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Title: RecA-templated DNA scaffolds for selective site-specific assembly of nanoparticles for electronic devices
Author: Dzikaras, Mindaugas
ISNI:       0000 0004 7225 152X
Awarding Body: University of Leeds
Current Institution: University of Leeds
Date of Award: 2017
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With today’s challenges in the electronic industry, novel alternative ap- proaches for manufacturing devices at nanoscale are being investigated. Using self-assembly, arguably has the best potential for nanostructures. DNA and proteins - some of the most important biomolecules use self- assembly extensively for natural functions. Chemical and structural pre- dictability of DNA and specificity of proteins promise a big potential for novel materials and could allow creation of structures controlled at nanoscale level. RecombinaseA - a DNA-binding protein has been used for controllable and predictable patterning of selected DNA sequences, opening the way to nanometre-scale DNA marking. However, protein patterning alone does not add any electric or other desired functionality to the DNA, there- fore additional modifications are neccessary. Furthermore, since biologi- cal molecules have transient functionality, system stability investigation is crucial for needed modification and subsequent usage. This project focused on RecA-patterned DNA modification for electric prop- erty addition. Thiolation and subsequent attachment of gold or magnetic nanoparticles to RecA protein present on DNA were investigated as a method for creating electrically conductive nanoscale objects. More specifically, at- tachment of gold nanoparticles throughout the whole patterned region of DNA and attachment of single nanoparticles at precise positions were looked into. The work successfully demonstrated that both nanoparticle deposition along the full length of RecA-coated DNA and specific single nanoparticle positioning is feasible. For investigating RecA-DNA stability, a system based on FRET was de- vised and used to analyse interaction kinetics. It was found that RecA-DNA complexes are fully formed in minutes and stay bound for hours. Specific configurations of the set-up showed distinct lack of signal, suggesting com- plicated interactions between the protein and patterned DNA. The project demonstrated through binding of NPs at specific locations and on the whole filament length that the system has potential for electronic applications and its stability is sufficient for processing times.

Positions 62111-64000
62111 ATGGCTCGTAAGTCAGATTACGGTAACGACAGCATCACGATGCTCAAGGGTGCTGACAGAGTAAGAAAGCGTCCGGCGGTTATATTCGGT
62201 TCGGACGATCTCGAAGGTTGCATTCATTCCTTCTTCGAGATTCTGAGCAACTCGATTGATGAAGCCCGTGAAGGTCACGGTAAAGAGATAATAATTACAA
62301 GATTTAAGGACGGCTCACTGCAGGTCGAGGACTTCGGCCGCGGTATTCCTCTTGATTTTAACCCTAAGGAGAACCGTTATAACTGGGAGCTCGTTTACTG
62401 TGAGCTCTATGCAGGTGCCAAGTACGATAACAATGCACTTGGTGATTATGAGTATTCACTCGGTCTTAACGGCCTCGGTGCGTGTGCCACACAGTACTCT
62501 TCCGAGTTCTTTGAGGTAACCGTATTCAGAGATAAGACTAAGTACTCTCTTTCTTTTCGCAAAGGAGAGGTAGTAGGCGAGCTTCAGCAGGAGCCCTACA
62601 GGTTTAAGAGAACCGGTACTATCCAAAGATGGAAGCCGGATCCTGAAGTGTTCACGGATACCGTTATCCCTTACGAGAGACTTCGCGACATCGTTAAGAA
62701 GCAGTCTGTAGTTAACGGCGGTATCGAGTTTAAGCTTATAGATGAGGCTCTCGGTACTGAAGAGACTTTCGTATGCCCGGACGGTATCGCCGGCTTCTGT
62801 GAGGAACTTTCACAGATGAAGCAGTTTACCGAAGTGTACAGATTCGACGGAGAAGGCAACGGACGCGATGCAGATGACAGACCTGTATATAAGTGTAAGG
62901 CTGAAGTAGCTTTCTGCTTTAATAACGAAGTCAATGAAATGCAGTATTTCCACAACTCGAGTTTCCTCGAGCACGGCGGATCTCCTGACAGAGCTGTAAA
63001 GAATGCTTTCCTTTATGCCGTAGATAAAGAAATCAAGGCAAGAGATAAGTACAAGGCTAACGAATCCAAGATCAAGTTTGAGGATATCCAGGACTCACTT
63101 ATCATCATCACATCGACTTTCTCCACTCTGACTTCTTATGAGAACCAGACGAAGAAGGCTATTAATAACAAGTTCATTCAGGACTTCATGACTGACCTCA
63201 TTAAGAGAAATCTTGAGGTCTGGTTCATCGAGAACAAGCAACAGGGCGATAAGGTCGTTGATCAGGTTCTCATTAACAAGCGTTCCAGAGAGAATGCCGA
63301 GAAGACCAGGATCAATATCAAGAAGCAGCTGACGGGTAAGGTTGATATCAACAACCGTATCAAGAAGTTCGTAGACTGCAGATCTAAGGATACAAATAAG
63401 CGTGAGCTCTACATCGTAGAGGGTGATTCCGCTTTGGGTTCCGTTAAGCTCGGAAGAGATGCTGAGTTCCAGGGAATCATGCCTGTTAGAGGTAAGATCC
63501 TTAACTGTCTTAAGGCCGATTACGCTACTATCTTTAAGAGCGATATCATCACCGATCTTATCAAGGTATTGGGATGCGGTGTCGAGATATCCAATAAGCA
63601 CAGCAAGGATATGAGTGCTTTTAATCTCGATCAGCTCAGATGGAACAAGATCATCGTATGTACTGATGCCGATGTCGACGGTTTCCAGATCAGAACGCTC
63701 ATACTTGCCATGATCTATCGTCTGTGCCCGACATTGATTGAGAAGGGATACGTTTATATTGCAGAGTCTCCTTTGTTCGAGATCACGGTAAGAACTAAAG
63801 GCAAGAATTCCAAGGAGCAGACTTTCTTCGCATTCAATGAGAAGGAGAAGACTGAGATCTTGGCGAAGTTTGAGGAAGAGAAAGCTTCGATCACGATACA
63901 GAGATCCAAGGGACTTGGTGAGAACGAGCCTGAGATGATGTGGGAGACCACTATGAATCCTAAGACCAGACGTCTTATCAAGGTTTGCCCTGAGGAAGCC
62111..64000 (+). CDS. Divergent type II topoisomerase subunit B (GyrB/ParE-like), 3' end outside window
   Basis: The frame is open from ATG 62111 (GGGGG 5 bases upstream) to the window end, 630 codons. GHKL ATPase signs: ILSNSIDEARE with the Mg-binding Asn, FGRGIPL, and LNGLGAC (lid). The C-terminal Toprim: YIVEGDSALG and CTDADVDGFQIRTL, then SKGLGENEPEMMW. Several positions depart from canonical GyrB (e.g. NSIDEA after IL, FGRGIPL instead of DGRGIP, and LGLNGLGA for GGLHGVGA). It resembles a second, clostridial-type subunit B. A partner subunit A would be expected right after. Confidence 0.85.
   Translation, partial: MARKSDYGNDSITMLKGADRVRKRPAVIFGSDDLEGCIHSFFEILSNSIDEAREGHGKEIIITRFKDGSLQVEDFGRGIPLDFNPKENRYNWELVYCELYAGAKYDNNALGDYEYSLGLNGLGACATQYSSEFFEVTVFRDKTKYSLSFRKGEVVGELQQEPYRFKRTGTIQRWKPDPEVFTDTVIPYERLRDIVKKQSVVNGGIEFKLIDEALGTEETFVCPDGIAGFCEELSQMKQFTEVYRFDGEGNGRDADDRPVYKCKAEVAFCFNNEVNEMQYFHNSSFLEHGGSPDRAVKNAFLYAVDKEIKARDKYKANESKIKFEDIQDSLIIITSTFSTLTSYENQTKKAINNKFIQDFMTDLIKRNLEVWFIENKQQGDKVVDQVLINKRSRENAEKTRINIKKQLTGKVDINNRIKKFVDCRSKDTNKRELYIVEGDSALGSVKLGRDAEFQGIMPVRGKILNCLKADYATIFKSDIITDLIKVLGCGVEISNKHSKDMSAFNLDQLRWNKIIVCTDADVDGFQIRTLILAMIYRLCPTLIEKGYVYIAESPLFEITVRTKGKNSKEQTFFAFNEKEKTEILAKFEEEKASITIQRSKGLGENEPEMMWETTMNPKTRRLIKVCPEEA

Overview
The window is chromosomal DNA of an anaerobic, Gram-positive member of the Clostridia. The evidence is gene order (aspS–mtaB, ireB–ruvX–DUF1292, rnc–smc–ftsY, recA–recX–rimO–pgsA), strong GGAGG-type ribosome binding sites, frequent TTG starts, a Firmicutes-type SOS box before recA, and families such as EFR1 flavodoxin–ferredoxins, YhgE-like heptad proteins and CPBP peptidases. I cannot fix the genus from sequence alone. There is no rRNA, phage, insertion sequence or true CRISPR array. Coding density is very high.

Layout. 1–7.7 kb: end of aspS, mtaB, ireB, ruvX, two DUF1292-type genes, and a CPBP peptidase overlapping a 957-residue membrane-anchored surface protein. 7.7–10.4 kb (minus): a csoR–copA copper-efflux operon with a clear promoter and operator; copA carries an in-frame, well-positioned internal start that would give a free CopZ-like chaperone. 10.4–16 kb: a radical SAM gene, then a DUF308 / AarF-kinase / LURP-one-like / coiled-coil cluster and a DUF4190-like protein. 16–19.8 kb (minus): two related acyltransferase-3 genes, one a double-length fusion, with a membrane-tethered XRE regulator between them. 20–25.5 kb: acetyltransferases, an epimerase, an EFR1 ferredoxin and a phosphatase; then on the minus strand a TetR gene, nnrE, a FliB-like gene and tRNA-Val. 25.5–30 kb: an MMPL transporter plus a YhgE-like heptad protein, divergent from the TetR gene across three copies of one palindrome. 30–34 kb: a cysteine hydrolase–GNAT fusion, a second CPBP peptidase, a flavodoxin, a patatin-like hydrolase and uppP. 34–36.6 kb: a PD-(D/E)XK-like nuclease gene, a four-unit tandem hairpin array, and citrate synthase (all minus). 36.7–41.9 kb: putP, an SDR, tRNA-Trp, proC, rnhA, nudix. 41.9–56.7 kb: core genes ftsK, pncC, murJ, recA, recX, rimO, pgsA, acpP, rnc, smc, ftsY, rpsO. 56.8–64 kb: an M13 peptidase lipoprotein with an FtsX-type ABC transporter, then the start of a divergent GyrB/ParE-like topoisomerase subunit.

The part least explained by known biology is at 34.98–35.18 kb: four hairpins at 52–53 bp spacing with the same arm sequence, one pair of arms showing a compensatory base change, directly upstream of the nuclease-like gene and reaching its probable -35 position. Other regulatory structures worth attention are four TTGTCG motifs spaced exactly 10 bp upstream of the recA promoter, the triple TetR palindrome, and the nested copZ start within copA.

Supervisor: Walti, Christoph ; Davies, Giles Sponsor: Not available
Qualification Name: Thesis (Ph.D.) Qualification Level: Doctoral
EThOS ID:  DOI: Not available